Saturday, June 23, 2007


Boys at the top of the pecking order — either by birth or because their older siblings died — score higher on IQ tests than their younger brothers. The question of whether firstborn and only children are really smarter than those who come along later has been hotly debated for more than a century.

Norwegian researchers now report that it isn't a matter of being born first, but growing up the senior child, that seems to result in the higher IQ scores.

Petter Kristensen and Tor Bjerkedal report their findings in the 22 June issue of the journal Science.

It's a matter of what they call social rank in the family — the highest scores were racked up by the senior boy — the first born or, if the firstborn had died in infancy, the next oldest.

Kristensen, of Norway's National Institute of Occupational Health, and Bjerkedal, of the Norwegian Armed Forces Medical Services, studied the IQ test results of 241,310 Norwegian men drafted into the armed forces between 1967 and 1976. All were aged 18 or 19 at the time.

The average IQ of first-born men was 103.2, they found.

Second-born men averaged 101.2, but second-born men whose older sibling died in infancy scored 102.9.

And for third-borns, the average was 100.0. But if both older siblings died young, the third-born score rose to 102.6.

The findings provide "evidence that the relation between birth order and IQ score is dependent on the social rank in the family and not birth order as such," they concluded.

It's an issue that has perplexed people since at least 1874, when Sir Francis Galton reported that men in prominent positions tend to be firstborns more often than would have been statistically expected.

Since then, several studies have reported higher intelligence scores for firstborns, while other analyses have questioned those findings and the methodology of the reports.

While the Norwegian analysis focused on men, other studies have included women, some indicating a birth-order effect and some not.

Frank J. Sulloway of the Institute for Personality and Social Research at the University of California, Berkeley, welcomed what he called the Norwegians' "elegantly designed" analysis.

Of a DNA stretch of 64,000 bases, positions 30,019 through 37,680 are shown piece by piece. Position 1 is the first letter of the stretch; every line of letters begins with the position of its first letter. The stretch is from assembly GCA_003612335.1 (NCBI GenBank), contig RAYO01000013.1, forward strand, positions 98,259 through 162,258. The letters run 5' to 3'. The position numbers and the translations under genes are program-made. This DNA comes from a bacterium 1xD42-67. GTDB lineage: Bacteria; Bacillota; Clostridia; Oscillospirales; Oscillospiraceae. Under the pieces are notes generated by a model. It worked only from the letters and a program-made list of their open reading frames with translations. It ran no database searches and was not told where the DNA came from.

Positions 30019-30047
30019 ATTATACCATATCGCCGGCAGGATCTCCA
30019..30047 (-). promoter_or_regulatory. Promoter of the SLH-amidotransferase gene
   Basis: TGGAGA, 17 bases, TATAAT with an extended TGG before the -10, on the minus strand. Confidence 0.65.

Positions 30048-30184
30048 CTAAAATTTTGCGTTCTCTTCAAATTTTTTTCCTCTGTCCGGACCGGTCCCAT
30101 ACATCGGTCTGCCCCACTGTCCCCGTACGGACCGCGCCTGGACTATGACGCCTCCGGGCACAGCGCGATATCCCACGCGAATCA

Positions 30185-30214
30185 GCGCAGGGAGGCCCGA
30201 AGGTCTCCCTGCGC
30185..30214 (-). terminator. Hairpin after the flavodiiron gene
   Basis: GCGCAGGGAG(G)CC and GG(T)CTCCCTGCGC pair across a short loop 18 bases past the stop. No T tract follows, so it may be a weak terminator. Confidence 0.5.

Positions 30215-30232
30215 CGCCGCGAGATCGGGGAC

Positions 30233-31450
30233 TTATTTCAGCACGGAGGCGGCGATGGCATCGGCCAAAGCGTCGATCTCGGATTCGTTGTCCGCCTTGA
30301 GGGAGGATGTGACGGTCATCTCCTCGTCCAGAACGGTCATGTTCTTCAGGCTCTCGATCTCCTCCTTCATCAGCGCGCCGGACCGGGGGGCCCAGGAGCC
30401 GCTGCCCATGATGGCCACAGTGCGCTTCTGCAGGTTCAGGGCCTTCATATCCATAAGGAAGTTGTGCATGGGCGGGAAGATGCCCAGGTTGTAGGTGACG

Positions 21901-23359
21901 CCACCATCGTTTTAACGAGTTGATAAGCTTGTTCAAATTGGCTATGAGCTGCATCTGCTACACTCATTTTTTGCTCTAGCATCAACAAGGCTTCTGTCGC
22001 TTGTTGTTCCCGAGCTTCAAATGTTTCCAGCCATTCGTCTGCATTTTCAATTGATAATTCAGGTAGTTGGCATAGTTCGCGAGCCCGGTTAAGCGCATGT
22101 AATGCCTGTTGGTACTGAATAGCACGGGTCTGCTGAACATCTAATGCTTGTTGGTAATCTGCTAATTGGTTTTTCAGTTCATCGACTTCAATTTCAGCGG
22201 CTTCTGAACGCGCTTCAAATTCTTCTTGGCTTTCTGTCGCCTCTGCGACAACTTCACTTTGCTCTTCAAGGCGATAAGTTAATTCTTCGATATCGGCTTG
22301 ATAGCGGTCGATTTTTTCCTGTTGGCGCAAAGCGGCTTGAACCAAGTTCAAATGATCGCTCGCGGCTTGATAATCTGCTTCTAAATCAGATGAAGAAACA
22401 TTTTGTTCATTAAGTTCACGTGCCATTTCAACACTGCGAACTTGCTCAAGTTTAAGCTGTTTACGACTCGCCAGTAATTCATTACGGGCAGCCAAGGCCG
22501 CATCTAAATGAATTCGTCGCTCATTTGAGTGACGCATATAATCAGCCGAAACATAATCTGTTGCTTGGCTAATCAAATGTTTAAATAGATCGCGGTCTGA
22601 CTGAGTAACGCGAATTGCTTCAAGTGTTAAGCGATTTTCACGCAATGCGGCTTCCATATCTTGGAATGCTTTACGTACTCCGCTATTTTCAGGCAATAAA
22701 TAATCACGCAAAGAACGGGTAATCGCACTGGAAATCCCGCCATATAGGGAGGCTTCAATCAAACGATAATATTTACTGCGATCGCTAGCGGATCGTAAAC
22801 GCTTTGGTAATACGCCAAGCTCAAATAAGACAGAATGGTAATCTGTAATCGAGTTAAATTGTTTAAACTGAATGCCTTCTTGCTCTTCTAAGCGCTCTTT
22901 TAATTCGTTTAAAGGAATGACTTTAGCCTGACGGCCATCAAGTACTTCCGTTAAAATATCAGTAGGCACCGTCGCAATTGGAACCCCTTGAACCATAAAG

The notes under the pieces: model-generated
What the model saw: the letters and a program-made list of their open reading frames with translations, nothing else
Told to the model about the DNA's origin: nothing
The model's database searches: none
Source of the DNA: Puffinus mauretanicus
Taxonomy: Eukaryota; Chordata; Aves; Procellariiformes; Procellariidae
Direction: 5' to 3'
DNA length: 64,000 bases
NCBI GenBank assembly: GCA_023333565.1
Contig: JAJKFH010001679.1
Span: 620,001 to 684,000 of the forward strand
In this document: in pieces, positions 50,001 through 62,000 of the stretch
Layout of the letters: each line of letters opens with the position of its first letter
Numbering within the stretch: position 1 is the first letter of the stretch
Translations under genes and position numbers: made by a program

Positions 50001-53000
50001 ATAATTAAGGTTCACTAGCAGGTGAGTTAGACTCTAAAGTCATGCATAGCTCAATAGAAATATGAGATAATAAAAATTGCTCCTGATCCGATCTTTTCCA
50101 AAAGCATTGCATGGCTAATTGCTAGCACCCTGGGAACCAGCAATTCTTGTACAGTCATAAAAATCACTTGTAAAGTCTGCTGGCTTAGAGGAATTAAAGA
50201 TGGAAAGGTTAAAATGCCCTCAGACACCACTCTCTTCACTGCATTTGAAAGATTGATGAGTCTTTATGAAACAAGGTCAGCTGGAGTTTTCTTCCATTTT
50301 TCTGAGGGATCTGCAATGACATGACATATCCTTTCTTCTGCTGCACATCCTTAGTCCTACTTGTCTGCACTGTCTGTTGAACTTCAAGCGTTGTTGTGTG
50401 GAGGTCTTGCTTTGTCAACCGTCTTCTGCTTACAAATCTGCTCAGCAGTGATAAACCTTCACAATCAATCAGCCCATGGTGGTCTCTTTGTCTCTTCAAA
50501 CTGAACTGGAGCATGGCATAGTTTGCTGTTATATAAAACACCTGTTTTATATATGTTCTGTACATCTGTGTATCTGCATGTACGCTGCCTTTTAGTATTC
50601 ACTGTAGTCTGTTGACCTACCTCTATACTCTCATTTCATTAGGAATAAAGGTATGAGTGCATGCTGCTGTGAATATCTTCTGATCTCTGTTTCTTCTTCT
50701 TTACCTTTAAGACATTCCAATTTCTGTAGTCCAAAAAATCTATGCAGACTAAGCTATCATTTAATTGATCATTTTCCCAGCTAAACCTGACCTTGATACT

"These two researchers demonstrate that how study participants were raised, not how they were born, is what actually influences their IQs," said Sulloway, who was not part of the research team.

The elder child pulls ahead, he said, perhaps as a result of learning gained through the process of tutoring younger brothers and sisters.

The older child benefits by having to organize and express its thoughts to tutor youngsters, he said, while the later children may have no one to tutor.

Sunday, June 17, 2007

Philosophy and Uncommon Sense V2.5

Looks like this blog is dead but what the heck. Been very busy at work due to a corporate exercise till now. Its close to 2 mths since last post.

Karen Armstrong a historian/author on religion was in Kuala Lumpur speaking to a large public audience this weekend on Islam and the Western World. We probably need a dose from someone respectable to tell us what is also happening home but then our country has always been "foreigner" comment about others not about us. I'll leave it for another day.

Today was at a large mall and my wife remarked about a man she saw starting at a lady with a somewhat low cut then came into my mine the following questions/ thoughts:

i) Does one dress to please one self or others? If it's to please one self, then possibly one should just wear what he/she likes and can be happy while at home.
ii) What if everyone else in this world was blind except that person, would she be wearing something revealing as well or just walk around in the nude?
iii) If its not for "show" who is it for? Surely it is with intention to attract attention both from men and women...?

Please don't get me wrong here, I'm not saying that women are at fault if they attract the wrong kind of attention e.g. like some "religious" leaders who claim that rape cases are due to woman "wrongly" dress. I'm here merely soliciting some view points on what is the purpose of one's dressing (other than to keep oneself from cold).

Its also quite similar when I speak of people who worship designer labels. Are they to garner envious looks from other members of the public or merely to satisfy oneself? Who do you know who pays for designer label but merely keeps it in a drawer at home?